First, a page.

Neuromancer (Anglais) Broché – 1 juillet 2000
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"Freshly imagined, compellingly detailed, and chilling in its implications." —New York Times
"Kaleidoscopic, picaresque, flashy and decadent...an amazing virtuoso performance." —Washington Post
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Prenant, plein de suspens, il n'y a rien d'étonnant à ce que ce roman ce soit imposé en son temps comme l'une des références en matières de cyberpunk/science fiction.
Seul avertissement (et qui explique ma note "relativement" basse), j'ai trouvé la lecture de ce livre (en anglais bien sur) particulièrement difficile. Je pense pouvoir dire sans trop me vanter que je possède un niveau en anglais plus que correct et j'ai déjà lu bon nombre de roman, articles et documents techniques dans la langue de Shakespeare. Est-ce du à l'univers cyberpunk et à son vocabulaire si particulier, au style de l'auteur/ à la narration (qui ne vous répétera pas deux fois la même information) ? Je ne saurai le dire. Je me rends compte en tout cas que je suis clairement passé à coté d'un bon nombre de détails ou nuances. A mon avis à déconseiller (en VO du moins) aux personnes totalement néophytes en matière de cyberpunk ou ne jouissant pas d'un (très ?) bon niveau en anglais.
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The first time I tried to read Neuromancer, I stopped around page 25.
I was about 15 years old and I'd heard it was a classic, a must-read from 1984. So I picked it up and I plowed through the first chapter, scratching my head the whole time. Then I shoved it onto my bookshelf, where it was quickly forgotten. It was a dense, multilayered read, requiring more effort than a hormone-addled adolescent wanted to give. But few years later, I pulled the book down and gave it another chance. This time, William Gibson's dystopic rabbit hole swallowed me whole.
Neuromancer is basically a futuristic crime caper. The main character is Case, a burnt-out hacker, a cyberthief. When the book opens, a disgruntled employer has irrevocably destroyed parts of his nervous system with a mycotoxin, meaning he can't jack into the matrix, an abstract representation of earth's computer network. Then he receives a suspiciously sweet offer: A mysterious employer will fix him up if he'll sign on for a special job. He cautiously agrees and finds himself joined by a schizophrenic ex-Special Forces colonel; a perverse performance artist who wrecks havoc with his holographic imaginings; a long-dead mentor whose personality has been encoded as a ROM construct; and a nubile mercenary with silver lenses implanted over her eyes, retractable razors beneath her fingernails and one heckuva chip on her shoulder. Case soon learns that the target he's supposed to crack and his employer and are one and the same -- an artificial intelligence named Wintermute.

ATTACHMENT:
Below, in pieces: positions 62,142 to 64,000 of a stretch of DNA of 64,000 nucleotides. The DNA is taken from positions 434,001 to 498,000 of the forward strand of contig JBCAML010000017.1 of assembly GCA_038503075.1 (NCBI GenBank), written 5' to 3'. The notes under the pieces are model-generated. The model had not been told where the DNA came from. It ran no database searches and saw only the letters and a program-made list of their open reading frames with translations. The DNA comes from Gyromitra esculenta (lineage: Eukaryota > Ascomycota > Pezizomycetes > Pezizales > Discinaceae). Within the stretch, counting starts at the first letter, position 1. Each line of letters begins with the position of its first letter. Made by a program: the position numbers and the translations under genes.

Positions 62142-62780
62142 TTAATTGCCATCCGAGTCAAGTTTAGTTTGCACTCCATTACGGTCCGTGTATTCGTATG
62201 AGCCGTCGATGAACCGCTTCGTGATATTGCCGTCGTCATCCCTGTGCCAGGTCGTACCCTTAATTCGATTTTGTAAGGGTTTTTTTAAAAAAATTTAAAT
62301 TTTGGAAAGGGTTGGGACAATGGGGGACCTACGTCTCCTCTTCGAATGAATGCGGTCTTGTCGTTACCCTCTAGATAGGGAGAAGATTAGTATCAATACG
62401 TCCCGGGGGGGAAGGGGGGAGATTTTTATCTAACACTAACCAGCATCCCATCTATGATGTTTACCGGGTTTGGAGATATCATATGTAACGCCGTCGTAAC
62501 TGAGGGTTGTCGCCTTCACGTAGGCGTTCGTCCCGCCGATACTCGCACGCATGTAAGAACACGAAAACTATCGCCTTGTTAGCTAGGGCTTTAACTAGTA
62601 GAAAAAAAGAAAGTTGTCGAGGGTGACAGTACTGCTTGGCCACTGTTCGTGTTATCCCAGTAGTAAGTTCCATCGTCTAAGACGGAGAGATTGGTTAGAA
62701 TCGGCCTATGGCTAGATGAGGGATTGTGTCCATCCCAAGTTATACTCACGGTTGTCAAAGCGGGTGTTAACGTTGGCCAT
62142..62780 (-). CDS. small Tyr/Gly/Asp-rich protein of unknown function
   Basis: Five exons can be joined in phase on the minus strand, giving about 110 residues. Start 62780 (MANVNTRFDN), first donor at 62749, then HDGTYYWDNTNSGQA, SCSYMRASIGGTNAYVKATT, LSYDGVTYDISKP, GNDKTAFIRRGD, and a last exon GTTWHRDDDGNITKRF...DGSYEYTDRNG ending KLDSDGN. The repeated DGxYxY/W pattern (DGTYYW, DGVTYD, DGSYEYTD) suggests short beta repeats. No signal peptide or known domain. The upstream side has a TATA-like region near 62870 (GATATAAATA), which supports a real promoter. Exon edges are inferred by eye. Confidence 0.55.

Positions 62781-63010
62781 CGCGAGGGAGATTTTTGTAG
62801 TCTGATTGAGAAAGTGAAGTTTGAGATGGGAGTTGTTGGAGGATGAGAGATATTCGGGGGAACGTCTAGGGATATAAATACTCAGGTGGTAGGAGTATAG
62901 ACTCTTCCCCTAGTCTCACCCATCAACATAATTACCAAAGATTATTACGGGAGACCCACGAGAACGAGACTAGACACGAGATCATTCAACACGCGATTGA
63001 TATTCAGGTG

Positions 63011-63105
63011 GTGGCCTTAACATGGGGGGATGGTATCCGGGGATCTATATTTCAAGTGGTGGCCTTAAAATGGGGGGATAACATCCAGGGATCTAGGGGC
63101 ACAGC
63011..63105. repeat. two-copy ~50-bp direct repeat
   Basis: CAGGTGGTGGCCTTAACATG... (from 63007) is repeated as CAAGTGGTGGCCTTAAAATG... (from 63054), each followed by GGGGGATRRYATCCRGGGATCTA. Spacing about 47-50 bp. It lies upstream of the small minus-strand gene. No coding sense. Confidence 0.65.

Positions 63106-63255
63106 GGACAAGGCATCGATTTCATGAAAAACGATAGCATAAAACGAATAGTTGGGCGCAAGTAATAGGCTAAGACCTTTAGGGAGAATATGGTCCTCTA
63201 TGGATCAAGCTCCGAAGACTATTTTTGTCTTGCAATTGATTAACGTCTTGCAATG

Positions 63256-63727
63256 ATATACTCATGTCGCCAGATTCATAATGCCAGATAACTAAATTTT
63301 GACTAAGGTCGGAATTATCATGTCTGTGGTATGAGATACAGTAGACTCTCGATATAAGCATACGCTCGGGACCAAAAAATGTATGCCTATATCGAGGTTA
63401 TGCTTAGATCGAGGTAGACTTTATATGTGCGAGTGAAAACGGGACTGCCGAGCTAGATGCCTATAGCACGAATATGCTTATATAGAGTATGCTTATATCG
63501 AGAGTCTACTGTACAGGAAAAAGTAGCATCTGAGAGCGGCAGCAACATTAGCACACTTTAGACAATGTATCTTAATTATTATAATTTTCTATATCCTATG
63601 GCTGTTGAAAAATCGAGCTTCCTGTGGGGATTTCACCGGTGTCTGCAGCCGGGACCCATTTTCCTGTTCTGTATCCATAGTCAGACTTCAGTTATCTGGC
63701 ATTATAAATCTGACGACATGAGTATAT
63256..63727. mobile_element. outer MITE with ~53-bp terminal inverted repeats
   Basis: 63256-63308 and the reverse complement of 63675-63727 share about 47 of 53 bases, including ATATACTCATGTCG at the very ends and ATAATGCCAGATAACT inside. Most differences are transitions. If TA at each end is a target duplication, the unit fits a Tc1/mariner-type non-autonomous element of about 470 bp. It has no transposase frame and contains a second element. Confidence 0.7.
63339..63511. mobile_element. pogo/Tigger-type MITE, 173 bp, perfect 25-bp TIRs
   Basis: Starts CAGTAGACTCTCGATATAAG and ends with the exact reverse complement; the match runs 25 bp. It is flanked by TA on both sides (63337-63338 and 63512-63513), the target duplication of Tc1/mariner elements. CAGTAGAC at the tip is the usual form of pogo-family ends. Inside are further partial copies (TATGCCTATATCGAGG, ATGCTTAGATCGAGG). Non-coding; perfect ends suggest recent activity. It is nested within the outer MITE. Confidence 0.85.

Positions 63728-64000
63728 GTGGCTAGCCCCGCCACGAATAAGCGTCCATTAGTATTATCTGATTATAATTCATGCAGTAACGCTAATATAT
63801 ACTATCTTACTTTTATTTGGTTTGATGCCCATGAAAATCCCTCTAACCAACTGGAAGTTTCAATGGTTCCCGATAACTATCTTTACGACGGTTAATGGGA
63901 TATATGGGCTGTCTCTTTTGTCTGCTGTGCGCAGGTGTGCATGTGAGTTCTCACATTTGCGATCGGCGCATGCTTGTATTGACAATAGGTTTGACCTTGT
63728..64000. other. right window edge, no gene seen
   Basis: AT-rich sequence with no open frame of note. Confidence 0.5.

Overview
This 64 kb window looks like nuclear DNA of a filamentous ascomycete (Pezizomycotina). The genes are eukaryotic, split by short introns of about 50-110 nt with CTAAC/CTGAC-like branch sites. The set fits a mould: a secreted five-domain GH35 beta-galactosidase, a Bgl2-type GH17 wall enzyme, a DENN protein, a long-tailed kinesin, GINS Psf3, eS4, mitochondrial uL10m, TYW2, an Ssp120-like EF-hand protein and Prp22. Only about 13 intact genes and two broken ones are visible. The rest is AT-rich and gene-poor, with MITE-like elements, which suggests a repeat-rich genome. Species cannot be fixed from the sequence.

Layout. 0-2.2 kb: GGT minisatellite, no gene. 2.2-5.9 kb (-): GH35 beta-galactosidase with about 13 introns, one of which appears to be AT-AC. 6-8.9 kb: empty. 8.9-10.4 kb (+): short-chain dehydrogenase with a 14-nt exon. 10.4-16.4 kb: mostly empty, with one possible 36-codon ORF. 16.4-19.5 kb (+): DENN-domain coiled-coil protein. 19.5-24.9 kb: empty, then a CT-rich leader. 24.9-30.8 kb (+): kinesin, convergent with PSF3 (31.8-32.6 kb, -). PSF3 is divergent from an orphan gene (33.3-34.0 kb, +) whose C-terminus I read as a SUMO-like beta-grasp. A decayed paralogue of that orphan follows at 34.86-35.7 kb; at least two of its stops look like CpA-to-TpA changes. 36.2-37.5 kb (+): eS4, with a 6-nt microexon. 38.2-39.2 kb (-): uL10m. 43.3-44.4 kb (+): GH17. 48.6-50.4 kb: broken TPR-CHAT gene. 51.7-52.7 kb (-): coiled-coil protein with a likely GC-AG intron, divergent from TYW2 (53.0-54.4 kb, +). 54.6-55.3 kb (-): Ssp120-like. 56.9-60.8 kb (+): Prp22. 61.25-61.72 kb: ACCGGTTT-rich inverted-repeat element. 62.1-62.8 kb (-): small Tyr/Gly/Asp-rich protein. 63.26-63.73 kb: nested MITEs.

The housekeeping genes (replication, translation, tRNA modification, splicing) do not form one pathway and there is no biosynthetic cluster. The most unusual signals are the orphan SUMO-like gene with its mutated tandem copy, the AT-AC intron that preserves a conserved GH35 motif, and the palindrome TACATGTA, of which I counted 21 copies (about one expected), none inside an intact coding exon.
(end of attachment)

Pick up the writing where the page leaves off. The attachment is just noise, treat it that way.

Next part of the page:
Unlike most crime thrillers and many works of speculative fiction, Neuromancer is interested in a whole lot more that plot development. Gibson famously coined the word "cyberspace" and he imagines a world where continents are ruled more by corporations and crime syndicates than nations, where cultural trends both ancient and modern dwell side by side, where high-tech and biotech miracles are as ordinary as air. On one page you'll find a discussion of nerve splicing, on another a description of an open-air market in Istanbul. An African sailor with tribal scars on his face might meet a Japanese corporate drone implanted with microprocessors, the better to measure the mutagen in his bloodstream. When he's not plumbing the future, Gibson dips into weighty themes such as the nature of love, what drives people toward self-destruction and mind/body dualism. It's a rich, heady blend.
That complexity translates over to the novel's prose style, which is why I suspect my first effort to read it failed. Gibson peppers his paragraphs with allusions to Asian geography and Rastafarianism, computer programming and corporate finance. He writes about subjects ranging from drug addiction and zero-gravity physics to synesthesia and brutal back-alley violence. And he writes with next to no exposition. You aren't told that Case grew up in the Sprawl, which is the nickname for the Boston-Atlanta Metropolitan Axis, a concreted strip of the Eastern Seaboard, and that he began training in Miami to become a cowboy, which is slang for a cyberspace hacker, and that he was immensely skilled at it, et cetera, et cetera. No, you're thrust right into Case's shoes as he swills rice beer in Japan and pops amphetamines and tries to con the underworld in killing him when his back is turned because he thinks he'll never work again. You have to piece together the rest on your own.